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On Sat, Sep 25, 2010 at 8:46 AM, Patrick Mc(avery
<> wrote:
> Would this scheme of prototypical inheritance be suitable for teaching
> someone who knew nothing about this topic?
> Surely the meta table approach is better but this code seems pretty easy,
> perhaps easier for someone new to programming.
   For what you're trying to demonstrate, don't you mean to set i=1
when you set r=toSort[i]? Instead of checking a chain of prototypes,
you're starting one step further into the chain each time.
   Second, it would probably help to have an inheritance example, with
e.g. selfDefense looked up for both cat and tabbyCat (or dog etc.), so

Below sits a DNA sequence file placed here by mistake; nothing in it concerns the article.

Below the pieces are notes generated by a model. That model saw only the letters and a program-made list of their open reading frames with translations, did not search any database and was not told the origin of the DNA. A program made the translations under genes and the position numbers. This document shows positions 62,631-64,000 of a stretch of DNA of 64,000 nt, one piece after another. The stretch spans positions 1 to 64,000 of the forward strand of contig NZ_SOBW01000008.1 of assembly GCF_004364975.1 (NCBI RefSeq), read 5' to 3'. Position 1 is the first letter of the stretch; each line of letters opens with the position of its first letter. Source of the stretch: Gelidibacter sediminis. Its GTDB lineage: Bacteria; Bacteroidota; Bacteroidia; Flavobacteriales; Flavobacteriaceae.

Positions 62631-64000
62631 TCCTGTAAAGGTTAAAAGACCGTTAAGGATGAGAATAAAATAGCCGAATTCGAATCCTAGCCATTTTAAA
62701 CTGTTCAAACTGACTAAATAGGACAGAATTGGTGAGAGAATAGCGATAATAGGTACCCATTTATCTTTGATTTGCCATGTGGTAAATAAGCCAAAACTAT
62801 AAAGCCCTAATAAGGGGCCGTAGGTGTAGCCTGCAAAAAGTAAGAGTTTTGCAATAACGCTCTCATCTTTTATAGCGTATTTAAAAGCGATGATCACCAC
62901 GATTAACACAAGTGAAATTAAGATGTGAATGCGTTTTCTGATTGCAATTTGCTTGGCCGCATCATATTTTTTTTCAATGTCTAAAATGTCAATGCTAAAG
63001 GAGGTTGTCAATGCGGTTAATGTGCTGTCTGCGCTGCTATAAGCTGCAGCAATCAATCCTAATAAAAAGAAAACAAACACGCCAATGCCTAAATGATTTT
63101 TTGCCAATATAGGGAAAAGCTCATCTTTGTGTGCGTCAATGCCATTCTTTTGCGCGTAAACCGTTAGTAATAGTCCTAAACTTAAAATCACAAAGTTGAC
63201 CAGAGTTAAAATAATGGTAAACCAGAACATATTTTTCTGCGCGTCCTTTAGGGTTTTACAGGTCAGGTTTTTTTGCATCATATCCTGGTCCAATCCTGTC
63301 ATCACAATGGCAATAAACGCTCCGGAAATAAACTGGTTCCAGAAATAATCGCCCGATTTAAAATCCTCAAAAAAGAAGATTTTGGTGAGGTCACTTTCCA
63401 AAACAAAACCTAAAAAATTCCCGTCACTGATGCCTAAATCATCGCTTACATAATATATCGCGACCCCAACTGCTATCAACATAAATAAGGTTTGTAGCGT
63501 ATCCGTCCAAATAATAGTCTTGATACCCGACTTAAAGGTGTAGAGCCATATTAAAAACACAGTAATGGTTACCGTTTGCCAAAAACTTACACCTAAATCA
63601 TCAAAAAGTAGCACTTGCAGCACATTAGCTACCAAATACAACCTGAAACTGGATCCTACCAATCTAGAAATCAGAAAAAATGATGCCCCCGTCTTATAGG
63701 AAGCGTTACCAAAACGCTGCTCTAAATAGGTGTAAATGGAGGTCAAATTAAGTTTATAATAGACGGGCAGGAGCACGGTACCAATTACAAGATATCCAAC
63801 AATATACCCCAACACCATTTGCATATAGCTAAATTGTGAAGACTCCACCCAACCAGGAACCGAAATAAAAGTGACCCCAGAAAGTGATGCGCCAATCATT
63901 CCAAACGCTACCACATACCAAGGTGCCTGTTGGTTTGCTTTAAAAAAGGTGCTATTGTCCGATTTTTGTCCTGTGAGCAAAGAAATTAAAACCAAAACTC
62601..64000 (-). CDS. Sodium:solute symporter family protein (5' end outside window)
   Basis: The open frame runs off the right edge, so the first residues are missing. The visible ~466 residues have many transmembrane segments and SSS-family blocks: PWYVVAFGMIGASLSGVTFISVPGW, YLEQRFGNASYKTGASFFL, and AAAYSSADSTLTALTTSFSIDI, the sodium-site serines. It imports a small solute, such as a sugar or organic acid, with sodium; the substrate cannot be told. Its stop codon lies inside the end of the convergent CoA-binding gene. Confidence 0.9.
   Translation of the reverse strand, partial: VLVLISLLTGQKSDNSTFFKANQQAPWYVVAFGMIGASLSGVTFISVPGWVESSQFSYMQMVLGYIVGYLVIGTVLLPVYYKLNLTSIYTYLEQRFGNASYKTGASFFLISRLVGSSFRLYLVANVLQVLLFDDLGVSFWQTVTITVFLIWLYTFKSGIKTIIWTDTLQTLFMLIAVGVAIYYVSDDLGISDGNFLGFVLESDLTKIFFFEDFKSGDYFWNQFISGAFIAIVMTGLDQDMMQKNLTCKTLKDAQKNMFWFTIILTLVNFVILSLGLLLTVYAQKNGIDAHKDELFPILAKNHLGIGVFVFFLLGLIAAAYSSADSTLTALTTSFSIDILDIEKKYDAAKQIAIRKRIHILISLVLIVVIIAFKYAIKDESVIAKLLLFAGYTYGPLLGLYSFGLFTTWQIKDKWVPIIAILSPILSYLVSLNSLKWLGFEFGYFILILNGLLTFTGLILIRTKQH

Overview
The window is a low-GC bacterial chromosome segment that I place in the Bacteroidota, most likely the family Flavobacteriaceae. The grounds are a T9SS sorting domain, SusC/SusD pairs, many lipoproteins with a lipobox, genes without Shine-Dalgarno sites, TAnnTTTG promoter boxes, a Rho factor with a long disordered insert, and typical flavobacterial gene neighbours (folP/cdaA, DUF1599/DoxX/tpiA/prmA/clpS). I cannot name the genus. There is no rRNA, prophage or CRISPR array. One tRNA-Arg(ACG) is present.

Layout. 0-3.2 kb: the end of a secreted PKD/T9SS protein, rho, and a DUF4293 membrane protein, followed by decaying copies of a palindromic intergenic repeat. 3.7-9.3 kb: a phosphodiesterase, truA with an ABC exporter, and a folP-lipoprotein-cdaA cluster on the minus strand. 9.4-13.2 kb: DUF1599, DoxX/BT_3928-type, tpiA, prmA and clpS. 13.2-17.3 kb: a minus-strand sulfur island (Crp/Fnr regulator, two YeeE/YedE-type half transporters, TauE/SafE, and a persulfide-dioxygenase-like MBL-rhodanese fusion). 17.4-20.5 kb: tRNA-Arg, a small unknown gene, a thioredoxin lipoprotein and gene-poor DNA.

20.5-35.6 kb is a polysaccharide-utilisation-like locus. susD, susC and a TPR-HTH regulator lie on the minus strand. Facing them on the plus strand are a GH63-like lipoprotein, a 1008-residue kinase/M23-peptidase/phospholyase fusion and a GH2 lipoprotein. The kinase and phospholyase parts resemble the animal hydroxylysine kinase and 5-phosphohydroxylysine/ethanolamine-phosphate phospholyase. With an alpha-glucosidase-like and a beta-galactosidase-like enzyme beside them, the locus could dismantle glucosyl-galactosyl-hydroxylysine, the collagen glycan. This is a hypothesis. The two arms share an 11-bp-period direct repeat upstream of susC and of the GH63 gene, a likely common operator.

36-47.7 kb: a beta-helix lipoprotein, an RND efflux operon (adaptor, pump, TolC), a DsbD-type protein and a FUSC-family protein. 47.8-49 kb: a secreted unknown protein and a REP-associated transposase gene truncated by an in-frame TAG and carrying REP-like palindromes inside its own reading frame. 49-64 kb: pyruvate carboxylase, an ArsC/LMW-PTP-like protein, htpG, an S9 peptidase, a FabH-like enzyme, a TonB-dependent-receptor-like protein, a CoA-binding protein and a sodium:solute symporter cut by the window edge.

they can see that they share some stuff and individually override
others. Then you'd need a different lookup chain for each, though.

   With prototypes, I'd try to show how individual instances can have
their own custom behavior rather than needing a class per se. (I'm
assuming your grandma or whomever has a passing familiarity with
conventional single-dispatch class-based OOP.) Maybe something like

-- just give this a meaningful name and tell them they can figure it out later
local function inherit(x, y) setmetatable(x, {__index=y}) end

mammal = {}
mammal.blood = function() return "warm" end
mammal.selfDefense = function() error("override me") end

cat = {}
inherit(cat, mammal)
cat.selfDefense = function() return "claws" end

dog = {}
inherit(dog, mammal)
dog.selfDefense = function() return "bite" end

-- this specific cat is secretly also a ninja
ninjaCat = {}
inherit(ninjaCat, cat)
ninjaCat.selfDefense = function() return "shuriken" end

print("cat -> ", cat.selfDefense())
print("dog -> ", dog.selfDefense())
print("ninjaCat -> ", ninjaCat.selfDefense())
cat -> claws
dog -> bite
ninjaCat -> shuriken